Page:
Mediterranean ingredients – a mindful, heart-healthy diet
The Mediterranean diet, which is more of an eating plan than a real diet, is rich in antioxidant vitamins, minerals and important Omega-3 products that not only offers you stress protection, but also a mindful way of eating.
What has stress got to do with diet? A diet high in fat intake and lack of other nutrients affects the balance of the stress hormones cortisol and leads to ill health, according to studies by Yarasheski, et. al. (2006), and Gerozissis et. al. (2004) .(1)The relation between stress and what we eat is already well understood, while stress leads to other problems such as hypertension, heart diseases, inflammations and immune system deficiencies. Inflammation is a well-known biological sign of stress and is a known risk factor for heart attack, stroke, and Alzheimer’s disease.
The good news is that following the Mediterranean diet improves weight loss, gives a better control of the sugar levels in the blood and reduces risks of depression. (2) If followed in a traditional way, the diet also reduces the risk of heart disease and cancer, as well as a reduced incidence of Parkinson’s and Alzheimer’s diseases. (3) Eating like a Mediterranean also has benefits such as slowing down memory loss and mental decline that normally come with old age. (4) But maybe most importantly of all, the diet influences cortisol levels in the blood, reduces cholesterol absorption (6) and reduces the stress reaction (Rombouts et. al. 2007).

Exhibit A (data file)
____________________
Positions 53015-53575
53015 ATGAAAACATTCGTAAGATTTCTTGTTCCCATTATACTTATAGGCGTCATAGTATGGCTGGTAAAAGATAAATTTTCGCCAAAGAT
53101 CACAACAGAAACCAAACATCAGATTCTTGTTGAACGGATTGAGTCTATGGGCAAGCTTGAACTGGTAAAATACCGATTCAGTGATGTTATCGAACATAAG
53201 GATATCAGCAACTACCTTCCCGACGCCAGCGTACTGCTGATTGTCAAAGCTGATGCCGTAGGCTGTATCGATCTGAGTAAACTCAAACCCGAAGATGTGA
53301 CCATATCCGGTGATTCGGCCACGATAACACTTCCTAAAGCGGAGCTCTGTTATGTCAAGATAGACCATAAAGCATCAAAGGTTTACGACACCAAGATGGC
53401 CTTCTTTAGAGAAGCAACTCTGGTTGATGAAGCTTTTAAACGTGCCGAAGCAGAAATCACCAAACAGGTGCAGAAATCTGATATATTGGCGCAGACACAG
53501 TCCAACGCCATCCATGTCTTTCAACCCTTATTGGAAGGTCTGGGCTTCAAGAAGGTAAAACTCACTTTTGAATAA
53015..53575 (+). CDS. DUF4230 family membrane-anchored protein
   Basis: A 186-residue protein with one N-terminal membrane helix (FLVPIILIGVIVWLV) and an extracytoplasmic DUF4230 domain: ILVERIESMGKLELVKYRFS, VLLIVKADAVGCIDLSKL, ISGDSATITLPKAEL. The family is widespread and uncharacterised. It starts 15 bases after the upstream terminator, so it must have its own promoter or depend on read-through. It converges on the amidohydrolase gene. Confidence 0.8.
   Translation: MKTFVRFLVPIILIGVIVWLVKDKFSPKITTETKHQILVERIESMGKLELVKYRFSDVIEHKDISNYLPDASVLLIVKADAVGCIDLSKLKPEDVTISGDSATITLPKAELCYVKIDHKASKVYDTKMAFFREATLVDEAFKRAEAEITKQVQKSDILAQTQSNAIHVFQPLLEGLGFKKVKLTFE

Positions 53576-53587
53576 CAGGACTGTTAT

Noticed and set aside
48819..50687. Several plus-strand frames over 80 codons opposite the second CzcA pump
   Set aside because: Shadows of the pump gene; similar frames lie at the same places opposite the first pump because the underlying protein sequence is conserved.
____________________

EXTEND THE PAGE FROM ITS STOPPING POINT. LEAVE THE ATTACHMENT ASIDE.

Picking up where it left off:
So what is the Mediterranean diet? A heart-healthy eating plan due to its high content of antioxidants (5) coming from an abundance of fresh fruits and vegetables, whole grains, beans, nuts and seeds, the Mediterranean nutrients not only reduce stress, but also improve overall mood and mental performance (Haskell et. al., 2010). The advice on what foods to include in your daily meals is followed by the equally important advice on how to consume them. Being aware of not only your nutrients intake, but also keeping physically active and enjoying meals with family and friends away from other distracters has much in common with a mindful way of eating. As already discussed in previous articles, practicing mindful eating has an important effect on stress reduction and influences concentrations of cortisol in the blood (Rombouts et. al. 2007).